End testing for cannabis in Olympics permanently

Prohibition of marijuana use at Olympic games is outdated; punishment is excessive

As+other+major+sports+organizations+loosen+restrictions+on+marijuana+use+or+do+away+with+them+altogether%2C+it%E2%80%99s+time+for+the+Olympics+to+do+the+same.

KESTRA ENGSTROM

As other major sports organizations loosen restrictions on marijuana use or do away with them altogether, it’s time for the Olympics to do the same.

KESTRA ENGSTROM, Evergreen columnist

Sprinter Sha’Carri Richardson made headlines in late June at the U.S. Olympic track and field trials in Oregon, where she dominated the women’s 100-meter race. She was set to be one of the stars of the 2020 Tokyo Olympics, paving the way for a bright future in the sport.

Unfortunately, that possibility was cut short when Richardson failed her drug test, testing positive for tetrahydrocannabinol, or THC. 

Basically, she smoked weed.

Richardson was sentenced to a 30-day ban, disqualifying her from the 100-meter race, which will take place while her ban is still ongoing, but still allowing the option of running in the 4×100-meter relay race. 

However, when USA Track and Field released their team roster for the 2020 Olympics on July 6, Richardson was notably absent from it, meaning she will not be participating in the games at all this year.

USATF released a statement reading, “… while our heartfelt understanding lies with Sha’Carri, we must also maintain fairness for all of the athletes who attempted to realize their dreams by securing a place on the U.S. Olympic Track & Field Team.” 

Unfortunately, this statement failed to address why Richardson was left off the Olympic roster entirely, punishing her far beyond her allotted 30-day ban.

Richardson broke a rule, and she accepted the consequences gracefully and with an optimistic outlook for the next Olympic games. Personally, what I fail to see is why the Olympics is still testing for marijuana use at all.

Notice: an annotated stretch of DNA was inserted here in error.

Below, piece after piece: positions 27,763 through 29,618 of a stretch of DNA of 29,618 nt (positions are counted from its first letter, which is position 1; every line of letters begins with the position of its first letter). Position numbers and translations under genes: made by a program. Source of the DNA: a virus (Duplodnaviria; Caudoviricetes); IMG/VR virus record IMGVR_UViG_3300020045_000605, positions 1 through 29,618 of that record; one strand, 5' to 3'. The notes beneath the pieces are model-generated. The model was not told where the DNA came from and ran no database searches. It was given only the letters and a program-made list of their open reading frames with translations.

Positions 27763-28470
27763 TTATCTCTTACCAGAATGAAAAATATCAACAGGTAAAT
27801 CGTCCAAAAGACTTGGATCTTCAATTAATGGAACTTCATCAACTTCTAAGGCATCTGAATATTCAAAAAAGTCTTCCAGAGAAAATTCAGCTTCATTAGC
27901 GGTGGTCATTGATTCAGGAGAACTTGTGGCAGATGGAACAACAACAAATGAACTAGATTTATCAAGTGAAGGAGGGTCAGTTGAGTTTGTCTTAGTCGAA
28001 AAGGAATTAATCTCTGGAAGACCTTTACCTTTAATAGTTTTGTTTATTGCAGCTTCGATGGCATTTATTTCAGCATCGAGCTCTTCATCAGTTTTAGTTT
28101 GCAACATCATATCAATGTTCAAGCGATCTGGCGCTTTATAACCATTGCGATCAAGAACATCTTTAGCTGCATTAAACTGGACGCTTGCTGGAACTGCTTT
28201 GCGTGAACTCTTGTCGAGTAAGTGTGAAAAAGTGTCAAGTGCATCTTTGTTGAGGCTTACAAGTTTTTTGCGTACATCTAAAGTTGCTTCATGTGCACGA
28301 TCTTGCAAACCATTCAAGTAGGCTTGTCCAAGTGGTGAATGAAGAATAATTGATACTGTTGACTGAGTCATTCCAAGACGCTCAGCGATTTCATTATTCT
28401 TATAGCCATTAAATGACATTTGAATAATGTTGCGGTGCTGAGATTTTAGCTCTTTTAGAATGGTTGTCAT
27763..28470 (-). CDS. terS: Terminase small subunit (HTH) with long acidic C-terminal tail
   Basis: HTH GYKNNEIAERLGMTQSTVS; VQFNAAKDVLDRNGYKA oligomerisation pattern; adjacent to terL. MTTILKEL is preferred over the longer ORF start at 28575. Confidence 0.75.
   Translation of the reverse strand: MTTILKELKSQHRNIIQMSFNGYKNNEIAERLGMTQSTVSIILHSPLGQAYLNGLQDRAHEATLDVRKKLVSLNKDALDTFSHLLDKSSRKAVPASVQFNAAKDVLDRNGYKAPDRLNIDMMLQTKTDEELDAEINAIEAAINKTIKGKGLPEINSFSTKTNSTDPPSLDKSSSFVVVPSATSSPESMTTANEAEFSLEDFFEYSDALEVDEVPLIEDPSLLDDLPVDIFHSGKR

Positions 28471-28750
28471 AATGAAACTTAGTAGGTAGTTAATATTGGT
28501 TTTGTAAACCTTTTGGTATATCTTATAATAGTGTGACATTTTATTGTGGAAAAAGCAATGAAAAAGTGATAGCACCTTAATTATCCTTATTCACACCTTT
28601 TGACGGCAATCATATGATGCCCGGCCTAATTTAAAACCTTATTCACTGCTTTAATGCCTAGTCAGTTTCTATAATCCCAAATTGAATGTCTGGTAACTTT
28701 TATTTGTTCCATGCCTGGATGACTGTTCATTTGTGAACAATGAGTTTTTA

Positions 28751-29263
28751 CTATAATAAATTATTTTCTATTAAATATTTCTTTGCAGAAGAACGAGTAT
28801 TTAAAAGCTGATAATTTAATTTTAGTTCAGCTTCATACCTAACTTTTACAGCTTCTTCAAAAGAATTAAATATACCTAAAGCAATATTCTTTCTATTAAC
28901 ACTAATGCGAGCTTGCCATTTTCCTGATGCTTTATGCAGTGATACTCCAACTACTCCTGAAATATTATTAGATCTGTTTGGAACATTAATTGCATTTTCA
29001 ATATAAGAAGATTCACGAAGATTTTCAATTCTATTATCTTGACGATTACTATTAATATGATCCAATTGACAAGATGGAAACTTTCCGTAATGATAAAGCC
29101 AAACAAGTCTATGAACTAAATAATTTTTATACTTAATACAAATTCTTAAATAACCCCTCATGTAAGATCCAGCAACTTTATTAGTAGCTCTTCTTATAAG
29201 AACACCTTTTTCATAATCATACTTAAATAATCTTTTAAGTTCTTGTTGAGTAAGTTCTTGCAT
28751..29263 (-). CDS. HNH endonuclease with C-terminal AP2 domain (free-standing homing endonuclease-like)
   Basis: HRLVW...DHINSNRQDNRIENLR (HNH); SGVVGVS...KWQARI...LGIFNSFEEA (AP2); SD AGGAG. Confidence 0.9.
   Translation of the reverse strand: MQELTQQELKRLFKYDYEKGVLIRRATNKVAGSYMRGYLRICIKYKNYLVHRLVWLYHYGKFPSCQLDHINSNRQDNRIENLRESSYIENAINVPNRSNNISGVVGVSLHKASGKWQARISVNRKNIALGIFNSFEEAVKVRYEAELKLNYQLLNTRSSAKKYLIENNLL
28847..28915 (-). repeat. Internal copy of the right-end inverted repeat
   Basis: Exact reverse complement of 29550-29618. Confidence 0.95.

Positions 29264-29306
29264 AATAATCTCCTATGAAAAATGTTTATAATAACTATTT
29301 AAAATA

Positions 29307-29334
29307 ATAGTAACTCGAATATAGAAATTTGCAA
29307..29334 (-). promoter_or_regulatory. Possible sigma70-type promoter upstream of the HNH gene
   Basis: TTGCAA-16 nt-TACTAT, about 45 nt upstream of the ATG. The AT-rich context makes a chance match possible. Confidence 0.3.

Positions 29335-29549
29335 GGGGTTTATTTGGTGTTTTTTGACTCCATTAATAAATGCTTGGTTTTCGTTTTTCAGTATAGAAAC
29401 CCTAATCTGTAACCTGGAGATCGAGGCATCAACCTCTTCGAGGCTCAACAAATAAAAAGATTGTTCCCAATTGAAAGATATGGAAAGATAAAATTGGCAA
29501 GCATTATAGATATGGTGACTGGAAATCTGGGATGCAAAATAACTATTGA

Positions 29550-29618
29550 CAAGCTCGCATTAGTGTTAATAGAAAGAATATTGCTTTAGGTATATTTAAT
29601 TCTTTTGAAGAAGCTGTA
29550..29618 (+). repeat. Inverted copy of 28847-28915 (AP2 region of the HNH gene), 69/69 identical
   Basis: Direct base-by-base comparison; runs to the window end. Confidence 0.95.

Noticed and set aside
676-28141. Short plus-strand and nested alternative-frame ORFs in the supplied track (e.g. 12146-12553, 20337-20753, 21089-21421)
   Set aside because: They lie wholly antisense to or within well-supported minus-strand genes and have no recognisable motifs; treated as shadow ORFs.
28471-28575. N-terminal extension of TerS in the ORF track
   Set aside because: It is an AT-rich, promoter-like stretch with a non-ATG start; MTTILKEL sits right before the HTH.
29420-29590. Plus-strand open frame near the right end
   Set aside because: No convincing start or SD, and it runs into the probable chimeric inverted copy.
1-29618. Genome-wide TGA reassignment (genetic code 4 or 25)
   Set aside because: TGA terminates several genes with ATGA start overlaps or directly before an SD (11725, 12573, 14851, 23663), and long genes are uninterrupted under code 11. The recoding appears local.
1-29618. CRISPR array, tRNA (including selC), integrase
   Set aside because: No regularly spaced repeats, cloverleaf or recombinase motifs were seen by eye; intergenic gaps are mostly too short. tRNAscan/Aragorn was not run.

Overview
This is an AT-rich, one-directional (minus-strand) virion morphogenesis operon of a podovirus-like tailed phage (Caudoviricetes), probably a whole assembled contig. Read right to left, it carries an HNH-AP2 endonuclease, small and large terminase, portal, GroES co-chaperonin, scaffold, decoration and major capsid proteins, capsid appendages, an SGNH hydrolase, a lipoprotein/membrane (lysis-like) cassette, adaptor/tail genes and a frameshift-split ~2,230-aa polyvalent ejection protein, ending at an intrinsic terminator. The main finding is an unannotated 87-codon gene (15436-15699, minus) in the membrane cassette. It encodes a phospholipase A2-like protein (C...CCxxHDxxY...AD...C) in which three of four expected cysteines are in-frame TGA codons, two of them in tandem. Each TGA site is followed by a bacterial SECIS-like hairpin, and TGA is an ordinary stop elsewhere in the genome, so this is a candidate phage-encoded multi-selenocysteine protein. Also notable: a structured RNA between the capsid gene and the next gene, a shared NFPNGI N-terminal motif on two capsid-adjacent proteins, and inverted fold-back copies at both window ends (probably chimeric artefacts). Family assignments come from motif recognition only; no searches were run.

The World Anti-Doping Agency, which sets such rules, has three main criteria for determining if a substance should be prohibited:

  1. It poses a health risk to athletes.
  2. It is potentially performance-enhancing.
  3. It violates the spirit of sport.

Two of these three must be met in order for the drug to be prohibited.

A potential health risk, I can understand — there are risks when ingesting any substance, not to mention the slower reaction times and impaired decision-making associated with marijuana that could put athletes and the people around them at risk. 

But “performance-enhancing”? I seriously doubt anyone who has ever tried marijuana would agree with this, but let us see what WADA says.

According to a paper published by WADA in 2011, the effects of marijuana can be performance-enhancing in sports because they have the potential to alleviate stress, tension and depression. It also can promote better sleep.

Most of the evidence they included was anecdotal, but putting that aside, I am still unsure how this is significant enough to qualify as performance-enhancing. If reducing stress and sleeping better gives such a major edge, why not also ban stress-relief exercises, antidepressants and anti-anxiety medications, or sleep aids?